Allegheny Health Network opens Healthy Food Center in Bloomfield
Allegheny Health Network opened a “food pharmacy” Tuesday aimed at providing healthier plant-based foods to diabetic patients.
The Healthy Food Center, at West Penn Hospital in Bloomfield, is patterned after the Geisinger Health System “Fresh Food Farmacy” initiative in Central Pennsylvania, which gives away fresh foods to diabetes patients.
“What better place to come than a hospital for food,” said Ronald Andro, president and CEO of West Penn. “Nutrition is a major component of health.”
To open the center, AHN partnered with the Catholic Community of Bloomfield Food Pantry in sharing 1,200 square feet of space in the lower level of West Penn School of Nursing.
AHN is piloting the program among its patients with diabetes. Those patients are screened to determine if they don’t have money to buy food such as vegetables, fruit and proteins.
If patients fall into this category, they are referred to a dietitian at the Healthy Food Center.
After shopping at the center for recommended food items, such as lean proteins, whole grains and fresh fruit and vegetables, they go home with food for two to three days for the entire family.
In July, the Geisinger Health System launched its fresh food pharmacy for patients in Shamokin, Northumberland County where 20 percent of the residents live below the poverty line. Geisinger officials have said they have seen improvements in patients fairly quickly.
The Greater Pittsburgh Community Food Bank, which is providing food to the center, said one in seven adults in the region lack financial resources to buy food.
Patients can come to the center for free food once every 30 days for six months. They also receive access to nutrition and educational resources. If they still need the center for food, they can ask their doctor for a new, six-month prescription to the center.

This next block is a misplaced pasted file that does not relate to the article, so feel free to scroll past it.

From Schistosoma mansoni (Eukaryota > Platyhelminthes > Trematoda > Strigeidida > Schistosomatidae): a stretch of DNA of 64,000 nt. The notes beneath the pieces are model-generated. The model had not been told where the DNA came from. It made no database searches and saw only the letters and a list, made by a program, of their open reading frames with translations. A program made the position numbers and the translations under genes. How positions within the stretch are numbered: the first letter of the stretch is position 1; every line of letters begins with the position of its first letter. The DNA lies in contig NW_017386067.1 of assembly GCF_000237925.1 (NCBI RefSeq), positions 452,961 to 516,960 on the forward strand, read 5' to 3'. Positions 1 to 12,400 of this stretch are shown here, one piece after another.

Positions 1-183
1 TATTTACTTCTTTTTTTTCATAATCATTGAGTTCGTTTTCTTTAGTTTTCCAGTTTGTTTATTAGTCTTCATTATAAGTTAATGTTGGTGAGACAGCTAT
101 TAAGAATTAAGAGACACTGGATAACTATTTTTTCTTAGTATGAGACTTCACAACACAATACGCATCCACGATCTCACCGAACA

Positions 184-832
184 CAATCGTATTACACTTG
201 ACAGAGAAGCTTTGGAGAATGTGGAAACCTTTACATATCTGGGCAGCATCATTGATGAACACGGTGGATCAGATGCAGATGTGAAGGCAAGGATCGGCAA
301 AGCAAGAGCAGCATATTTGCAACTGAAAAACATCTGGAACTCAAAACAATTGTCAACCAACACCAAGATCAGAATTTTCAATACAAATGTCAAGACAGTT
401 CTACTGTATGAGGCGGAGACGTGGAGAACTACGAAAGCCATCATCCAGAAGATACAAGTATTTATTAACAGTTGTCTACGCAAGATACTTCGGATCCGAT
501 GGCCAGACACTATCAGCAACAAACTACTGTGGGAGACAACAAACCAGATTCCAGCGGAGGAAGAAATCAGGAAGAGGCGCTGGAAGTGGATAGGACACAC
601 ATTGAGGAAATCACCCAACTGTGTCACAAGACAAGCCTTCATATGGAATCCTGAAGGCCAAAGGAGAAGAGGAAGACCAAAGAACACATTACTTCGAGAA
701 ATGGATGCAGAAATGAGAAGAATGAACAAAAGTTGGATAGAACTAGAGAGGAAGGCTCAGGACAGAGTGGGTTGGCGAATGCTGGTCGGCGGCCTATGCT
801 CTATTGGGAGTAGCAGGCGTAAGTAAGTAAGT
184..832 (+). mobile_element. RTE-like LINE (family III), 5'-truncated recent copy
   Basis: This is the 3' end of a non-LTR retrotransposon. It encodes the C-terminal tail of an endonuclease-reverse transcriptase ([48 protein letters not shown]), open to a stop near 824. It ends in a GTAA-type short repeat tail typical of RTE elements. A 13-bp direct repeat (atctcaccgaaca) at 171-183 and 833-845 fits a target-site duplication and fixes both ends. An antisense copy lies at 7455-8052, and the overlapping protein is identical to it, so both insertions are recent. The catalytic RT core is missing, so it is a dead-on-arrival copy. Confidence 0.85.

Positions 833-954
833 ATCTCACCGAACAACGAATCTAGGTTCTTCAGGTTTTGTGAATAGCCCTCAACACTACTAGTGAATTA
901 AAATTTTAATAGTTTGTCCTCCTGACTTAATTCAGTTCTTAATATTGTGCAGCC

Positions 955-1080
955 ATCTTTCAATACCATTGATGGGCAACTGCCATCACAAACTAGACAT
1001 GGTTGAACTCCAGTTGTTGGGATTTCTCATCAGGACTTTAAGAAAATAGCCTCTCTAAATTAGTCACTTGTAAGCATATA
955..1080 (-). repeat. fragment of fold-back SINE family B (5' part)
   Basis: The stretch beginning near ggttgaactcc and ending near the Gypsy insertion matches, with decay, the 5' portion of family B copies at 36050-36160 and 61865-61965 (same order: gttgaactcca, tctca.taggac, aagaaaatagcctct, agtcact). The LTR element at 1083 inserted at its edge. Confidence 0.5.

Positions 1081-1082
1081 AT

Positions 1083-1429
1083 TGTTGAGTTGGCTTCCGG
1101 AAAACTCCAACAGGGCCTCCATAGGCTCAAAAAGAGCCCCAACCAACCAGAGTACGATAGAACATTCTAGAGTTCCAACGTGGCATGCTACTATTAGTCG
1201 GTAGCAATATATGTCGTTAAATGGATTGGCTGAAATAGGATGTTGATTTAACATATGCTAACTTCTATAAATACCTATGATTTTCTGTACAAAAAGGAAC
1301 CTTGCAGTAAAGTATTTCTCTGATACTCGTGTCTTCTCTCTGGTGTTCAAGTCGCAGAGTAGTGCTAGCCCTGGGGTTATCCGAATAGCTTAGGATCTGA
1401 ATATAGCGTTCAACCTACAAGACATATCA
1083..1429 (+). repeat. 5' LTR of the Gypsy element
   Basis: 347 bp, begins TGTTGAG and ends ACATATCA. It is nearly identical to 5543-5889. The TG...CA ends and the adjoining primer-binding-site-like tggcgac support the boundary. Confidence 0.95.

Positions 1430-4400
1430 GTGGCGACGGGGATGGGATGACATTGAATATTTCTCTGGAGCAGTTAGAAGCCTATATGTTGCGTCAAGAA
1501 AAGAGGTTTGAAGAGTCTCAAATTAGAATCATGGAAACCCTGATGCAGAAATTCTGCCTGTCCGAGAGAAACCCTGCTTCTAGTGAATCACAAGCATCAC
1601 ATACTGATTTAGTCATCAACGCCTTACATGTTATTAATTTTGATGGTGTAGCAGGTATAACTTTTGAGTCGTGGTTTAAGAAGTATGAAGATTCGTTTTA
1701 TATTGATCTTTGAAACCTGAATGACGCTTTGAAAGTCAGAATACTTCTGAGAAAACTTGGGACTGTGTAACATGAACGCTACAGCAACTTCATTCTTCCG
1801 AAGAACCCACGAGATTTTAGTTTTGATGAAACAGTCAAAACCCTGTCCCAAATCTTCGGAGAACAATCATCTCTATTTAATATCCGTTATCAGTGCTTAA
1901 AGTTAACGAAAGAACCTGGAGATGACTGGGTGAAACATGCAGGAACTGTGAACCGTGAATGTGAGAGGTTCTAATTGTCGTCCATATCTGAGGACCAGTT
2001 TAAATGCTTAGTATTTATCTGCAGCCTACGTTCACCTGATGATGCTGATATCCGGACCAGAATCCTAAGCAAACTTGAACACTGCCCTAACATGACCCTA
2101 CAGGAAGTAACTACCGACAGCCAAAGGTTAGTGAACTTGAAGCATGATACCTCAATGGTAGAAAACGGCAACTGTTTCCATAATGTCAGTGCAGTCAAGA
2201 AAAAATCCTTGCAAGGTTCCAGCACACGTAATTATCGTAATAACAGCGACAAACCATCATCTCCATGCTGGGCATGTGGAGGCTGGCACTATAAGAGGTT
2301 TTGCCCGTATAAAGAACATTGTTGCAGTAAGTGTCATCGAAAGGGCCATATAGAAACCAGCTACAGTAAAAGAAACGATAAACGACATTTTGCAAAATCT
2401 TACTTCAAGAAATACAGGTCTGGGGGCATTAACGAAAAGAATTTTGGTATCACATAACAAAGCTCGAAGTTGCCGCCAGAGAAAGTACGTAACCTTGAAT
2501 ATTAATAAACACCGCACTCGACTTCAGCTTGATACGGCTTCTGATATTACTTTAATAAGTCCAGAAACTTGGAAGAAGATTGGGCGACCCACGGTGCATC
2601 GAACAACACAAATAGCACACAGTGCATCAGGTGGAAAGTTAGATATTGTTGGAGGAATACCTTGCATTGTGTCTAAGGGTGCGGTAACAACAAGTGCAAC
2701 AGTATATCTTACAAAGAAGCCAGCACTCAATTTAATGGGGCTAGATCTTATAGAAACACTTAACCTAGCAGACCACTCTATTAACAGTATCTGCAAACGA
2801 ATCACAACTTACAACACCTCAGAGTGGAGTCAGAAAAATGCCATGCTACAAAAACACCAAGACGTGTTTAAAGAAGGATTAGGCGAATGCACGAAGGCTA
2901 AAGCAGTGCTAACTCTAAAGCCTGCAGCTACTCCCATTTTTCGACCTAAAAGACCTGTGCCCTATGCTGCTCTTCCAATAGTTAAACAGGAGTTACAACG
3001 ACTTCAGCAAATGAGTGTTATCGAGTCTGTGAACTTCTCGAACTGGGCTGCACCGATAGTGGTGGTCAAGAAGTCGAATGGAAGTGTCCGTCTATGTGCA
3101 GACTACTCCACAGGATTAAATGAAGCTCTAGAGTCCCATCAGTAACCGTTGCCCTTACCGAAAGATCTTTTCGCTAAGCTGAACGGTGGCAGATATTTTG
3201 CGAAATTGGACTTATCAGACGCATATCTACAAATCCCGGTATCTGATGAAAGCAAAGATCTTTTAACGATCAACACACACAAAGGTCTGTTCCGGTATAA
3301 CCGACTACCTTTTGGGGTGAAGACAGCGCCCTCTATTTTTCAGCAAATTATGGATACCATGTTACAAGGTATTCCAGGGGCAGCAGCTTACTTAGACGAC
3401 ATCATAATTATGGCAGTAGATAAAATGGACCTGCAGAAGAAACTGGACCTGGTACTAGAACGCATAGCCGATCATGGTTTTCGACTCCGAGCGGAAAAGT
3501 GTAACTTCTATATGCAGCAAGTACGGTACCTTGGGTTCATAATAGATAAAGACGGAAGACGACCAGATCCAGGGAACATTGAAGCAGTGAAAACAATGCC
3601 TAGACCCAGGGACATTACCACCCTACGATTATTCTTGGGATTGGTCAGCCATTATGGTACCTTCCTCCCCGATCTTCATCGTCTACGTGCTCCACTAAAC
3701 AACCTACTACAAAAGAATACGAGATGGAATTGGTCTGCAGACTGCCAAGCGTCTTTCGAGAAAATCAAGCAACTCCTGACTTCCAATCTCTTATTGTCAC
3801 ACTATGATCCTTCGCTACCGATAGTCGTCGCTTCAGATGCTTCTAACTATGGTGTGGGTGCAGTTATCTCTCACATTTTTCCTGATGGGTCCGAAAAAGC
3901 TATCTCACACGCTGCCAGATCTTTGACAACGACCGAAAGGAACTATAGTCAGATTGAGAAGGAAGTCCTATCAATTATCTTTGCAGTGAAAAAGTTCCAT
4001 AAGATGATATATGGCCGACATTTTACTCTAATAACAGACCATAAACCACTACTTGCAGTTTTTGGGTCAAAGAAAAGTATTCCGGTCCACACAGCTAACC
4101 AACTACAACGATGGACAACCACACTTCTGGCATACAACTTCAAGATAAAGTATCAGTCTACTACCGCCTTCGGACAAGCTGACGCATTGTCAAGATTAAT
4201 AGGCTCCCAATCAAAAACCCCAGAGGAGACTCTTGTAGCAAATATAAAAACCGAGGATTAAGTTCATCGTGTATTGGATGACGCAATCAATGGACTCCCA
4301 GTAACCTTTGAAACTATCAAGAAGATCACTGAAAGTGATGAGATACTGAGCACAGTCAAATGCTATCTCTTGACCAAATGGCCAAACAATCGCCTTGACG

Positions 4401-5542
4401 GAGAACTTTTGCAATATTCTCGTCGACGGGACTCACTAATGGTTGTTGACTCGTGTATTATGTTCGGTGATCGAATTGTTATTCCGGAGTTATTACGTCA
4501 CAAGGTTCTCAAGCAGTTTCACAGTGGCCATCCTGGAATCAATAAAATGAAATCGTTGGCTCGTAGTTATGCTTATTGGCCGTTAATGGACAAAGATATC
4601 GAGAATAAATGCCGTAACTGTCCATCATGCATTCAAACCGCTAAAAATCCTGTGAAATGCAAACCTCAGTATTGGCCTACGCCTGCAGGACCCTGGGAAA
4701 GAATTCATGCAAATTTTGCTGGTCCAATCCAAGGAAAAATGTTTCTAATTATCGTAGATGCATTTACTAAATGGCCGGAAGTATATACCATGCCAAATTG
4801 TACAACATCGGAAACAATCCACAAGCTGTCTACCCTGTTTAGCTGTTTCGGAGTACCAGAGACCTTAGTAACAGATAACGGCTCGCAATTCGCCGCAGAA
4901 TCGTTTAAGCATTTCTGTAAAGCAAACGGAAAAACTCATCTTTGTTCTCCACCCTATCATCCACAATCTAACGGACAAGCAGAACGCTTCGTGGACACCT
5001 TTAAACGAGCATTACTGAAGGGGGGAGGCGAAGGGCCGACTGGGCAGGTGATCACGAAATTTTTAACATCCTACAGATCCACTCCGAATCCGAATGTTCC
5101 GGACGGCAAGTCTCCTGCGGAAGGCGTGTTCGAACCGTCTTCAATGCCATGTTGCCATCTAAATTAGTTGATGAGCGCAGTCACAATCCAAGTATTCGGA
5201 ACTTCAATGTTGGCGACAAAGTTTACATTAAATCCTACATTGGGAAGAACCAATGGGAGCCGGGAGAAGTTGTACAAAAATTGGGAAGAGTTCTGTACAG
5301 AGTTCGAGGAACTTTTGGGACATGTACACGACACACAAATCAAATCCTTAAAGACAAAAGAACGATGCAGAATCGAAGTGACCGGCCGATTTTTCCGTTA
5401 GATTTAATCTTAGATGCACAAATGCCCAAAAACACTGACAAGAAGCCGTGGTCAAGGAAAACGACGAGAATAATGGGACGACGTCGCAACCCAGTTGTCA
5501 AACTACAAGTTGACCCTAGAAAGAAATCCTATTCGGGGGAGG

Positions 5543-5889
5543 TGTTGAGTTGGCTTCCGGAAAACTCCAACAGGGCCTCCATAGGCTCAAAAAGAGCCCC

The Healthy Food Center is also partnering with East End Cooperative Ministry to provide additional case management for patients.
“Just like having your blood pressure, or pulse taken, people will be screened for food insecurity,” said Dr. Paul Lebovitz, vice chair of the AHN Medicine Institute.
West Penn was chosen for the initial Healthy Food Center because it was a convenient location for people to get healthy food, despite having food stores within walking distance of the hospital, said Dr. Sameera Rahman, medical director Highmark Blue Cross Blue Shield.
“When you serve inner-city communities, you see the challenges,” she said. “This can help improve clinical outcomes.”
The Healthy Food Center has a flat entrance, something that should greatly benefit many of its volunteers who are past retirement age, said Christina Howell, executive director of the Bloomfield Development Corp., which has its office in the building.
“The center means people are getting more services in one space,” she said.